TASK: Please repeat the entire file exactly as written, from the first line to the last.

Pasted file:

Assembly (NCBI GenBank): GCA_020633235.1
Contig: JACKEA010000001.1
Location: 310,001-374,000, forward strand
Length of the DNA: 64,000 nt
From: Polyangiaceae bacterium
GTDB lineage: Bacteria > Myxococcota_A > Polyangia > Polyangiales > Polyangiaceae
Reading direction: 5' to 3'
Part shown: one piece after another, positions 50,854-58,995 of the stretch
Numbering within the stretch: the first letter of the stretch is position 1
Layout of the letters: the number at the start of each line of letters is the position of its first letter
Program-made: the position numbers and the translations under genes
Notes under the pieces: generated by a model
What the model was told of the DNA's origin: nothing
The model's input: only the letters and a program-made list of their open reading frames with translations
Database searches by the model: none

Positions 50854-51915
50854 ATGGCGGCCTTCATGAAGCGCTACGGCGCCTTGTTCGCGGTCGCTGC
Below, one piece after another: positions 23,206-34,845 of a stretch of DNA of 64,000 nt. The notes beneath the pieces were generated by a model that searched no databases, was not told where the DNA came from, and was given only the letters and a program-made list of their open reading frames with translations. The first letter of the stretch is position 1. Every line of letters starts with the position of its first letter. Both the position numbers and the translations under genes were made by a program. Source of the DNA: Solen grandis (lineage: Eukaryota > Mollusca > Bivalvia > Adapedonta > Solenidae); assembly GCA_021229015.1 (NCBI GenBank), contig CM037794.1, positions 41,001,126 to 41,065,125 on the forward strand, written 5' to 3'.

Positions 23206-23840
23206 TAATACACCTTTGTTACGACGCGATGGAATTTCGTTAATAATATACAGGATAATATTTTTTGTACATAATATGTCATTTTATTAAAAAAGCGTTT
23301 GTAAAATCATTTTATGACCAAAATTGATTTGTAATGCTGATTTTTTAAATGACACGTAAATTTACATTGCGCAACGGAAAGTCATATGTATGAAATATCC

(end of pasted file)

Assembly (NCBI GenBank): GCA_020633235.1
Contig: JACKEA010000001.1
Location: 310,001-374,000, forward strand
Length of the DNA: 64,000 nt
From: Polyangiaceae bacterium
GTDB lineage: Bacteria > Myxococcota_A > Polyangia > Polyangiales > Polyangiaceae
Reading direction: 5' to 3'
Part shown: one piece after another, positions 50,854-58,995 of the stretch
Numbering within the stretch: the first letter of the stretch is position 1
Layout of the letters: the number at the start of each line of letters is the position of its first letter
Program-made: the position numbers and the translations under genes
Notes under the pieces: generated by a model
What the model was told of the DNA's origin: nothing
The model's input: only the letters and a program-made list of their open reading frames with translations
Database searches by the model: none

Positions 50854-51915
50854 ATGGCGGCCTTCATGAAGCGCTACGGCGCCTTGTTCGCGGTCGCTGC
Below, one piece after another: positions 23,206-34,845 of a stretch of DNA of 64,000 nt. The notes beneath the pieces were generated by a model that searched no databases, was not told where the DNA came from, and was given only the letters and a program-made list of their open reading frames with translations. The first letter of the stretch is position 1. Every line of letters starts with the position of its first letter. Both the position numbers and the translations under genes were made by a program. Source of the DNA: Solen grandis (lineage: Eukaryota > Mollusca > Bivalvia > Adapedonta > Solenidae); assembly GCA_021229015.1 (NCBI GenBank), contig CM037794.1, positions 41,001,126 to 41,065,125 on the forward strand, written 5' to 3'.

Positions 23206-23840
23206 TAATACACCTTTGTTACGACGCGATGGAATTTCGTTAATAATATACAGGATAATATTTTTTGTACATAATATGTCATTTTATTAAAAAAGCGTTT
23301 GTAAAATCATTTTATGACCAAAATTGATTTGTAATGCTGATTTTTTAAATGACACGTAAATTTACATTGCGCAACGGAAAGTCATATGTATGAAATATCC